Types of Articles
Peer Reviewed/ Refereed
Conclusion: Pulls all the information in the article together. Discusses reasons for the data results. Addresses items
which may have been overlooked or appeared during the research. The author may also suggest areas for future research
dependent upon his/her research findings. This section may also be titled Discussion.
The present results show that it is indeed possible to detect the same prehistoric events in the linguistic and gene-frequency diversity of modern humanity, but only in certain places where specific conditions have obtained. The approach can be extended to molecular data sets, where correspondences with linguistic groupings have been less readily observed (Ward et al. 1993; Watson et al. 1996). The positive results that have been put forward using molecular data have tended to use controversial linguistic clusters and coarser grained linguistic classification than the present study (Torroni et al. 1992; Poloni et al. 1997).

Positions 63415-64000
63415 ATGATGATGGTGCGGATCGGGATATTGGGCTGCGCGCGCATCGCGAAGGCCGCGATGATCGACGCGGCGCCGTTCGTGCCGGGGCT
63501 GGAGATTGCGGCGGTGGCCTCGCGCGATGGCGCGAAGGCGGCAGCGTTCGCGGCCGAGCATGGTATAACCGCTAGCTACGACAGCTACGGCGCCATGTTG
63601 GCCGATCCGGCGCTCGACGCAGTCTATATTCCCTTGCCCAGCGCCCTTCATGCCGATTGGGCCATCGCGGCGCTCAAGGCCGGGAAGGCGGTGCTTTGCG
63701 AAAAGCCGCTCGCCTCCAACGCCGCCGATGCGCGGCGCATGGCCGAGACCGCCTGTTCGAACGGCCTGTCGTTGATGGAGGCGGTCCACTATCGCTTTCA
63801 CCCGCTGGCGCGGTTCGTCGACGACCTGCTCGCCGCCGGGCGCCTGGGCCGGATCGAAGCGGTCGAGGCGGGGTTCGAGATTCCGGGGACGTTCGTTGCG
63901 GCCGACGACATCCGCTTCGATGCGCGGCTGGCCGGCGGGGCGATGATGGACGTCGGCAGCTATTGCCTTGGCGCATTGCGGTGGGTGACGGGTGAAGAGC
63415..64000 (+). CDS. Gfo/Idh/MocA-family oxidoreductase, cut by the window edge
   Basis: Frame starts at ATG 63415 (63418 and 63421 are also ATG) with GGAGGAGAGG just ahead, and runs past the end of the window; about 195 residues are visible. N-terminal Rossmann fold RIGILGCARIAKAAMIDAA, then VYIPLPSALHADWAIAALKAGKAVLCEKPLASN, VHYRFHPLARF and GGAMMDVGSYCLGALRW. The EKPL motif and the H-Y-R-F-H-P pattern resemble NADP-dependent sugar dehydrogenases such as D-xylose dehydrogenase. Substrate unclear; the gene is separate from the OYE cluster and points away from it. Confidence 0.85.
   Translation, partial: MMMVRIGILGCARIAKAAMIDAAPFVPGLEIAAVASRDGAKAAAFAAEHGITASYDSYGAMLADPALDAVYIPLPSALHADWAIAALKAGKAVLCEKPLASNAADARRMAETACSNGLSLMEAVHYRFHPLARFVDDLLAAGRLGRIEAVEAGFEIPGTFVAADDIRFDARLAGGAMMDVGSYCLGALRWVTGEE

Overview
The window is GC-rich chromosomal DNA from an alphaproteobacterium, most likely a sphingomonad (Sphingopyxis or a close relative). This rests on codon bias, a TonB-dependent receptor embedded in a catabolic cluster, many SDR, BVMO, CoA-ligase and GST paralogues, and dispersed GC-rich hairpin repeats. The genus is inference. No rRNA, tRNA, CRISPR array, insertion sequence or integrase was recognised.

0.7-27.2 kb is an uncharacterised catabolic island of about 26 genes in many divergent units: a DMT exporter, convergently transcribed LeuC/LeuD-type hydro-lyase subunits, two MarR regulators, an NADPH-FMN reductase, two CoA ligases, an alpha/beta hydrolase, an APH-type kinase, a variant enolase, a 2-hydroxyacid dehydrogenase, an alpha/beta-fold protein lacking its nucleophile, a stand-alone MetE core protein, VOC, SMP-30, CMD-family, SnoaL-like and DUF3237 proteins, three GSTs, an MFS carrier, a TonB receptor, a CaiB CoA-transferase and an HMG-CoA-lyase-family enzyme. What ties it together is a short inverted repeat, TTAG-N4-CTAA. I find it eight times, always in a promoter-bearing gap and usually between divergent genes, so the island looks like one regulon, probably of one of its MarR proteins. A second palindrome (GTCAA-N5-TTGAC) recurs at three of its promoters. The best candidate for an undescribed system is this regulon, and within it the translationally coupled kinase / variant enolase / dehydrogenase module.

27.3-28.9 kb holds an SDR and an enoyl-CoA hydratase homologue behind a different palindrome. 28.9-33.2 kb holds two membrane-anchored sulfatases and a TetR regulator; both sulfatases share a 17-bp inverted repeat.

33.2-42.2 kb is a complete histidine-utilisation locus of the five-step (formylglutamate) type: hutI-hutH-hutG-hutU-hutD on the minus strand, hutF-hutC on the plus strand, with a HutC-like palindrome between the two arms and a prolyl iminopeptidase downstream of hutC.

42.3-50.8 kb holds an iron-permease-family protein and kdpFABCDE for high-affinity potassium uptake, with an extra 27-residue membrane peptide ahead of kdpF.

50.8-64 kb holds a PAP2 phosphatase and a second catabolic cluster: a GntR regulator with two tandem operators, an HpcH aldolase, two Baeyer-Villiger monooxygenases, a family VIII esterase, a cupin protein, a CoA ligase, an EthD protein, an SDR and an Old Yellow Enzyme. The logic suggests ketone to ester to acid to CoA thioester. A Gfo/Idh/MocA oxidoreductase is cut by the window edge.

Cunningham Memorial Library, 650 Sycamore St., Terre Haute, IN 47809 812.237.2580
September 3rd, 2003 Maintained by: Tutorial Task Force
Copyright © 2003 Indiana State University Comments and Feedback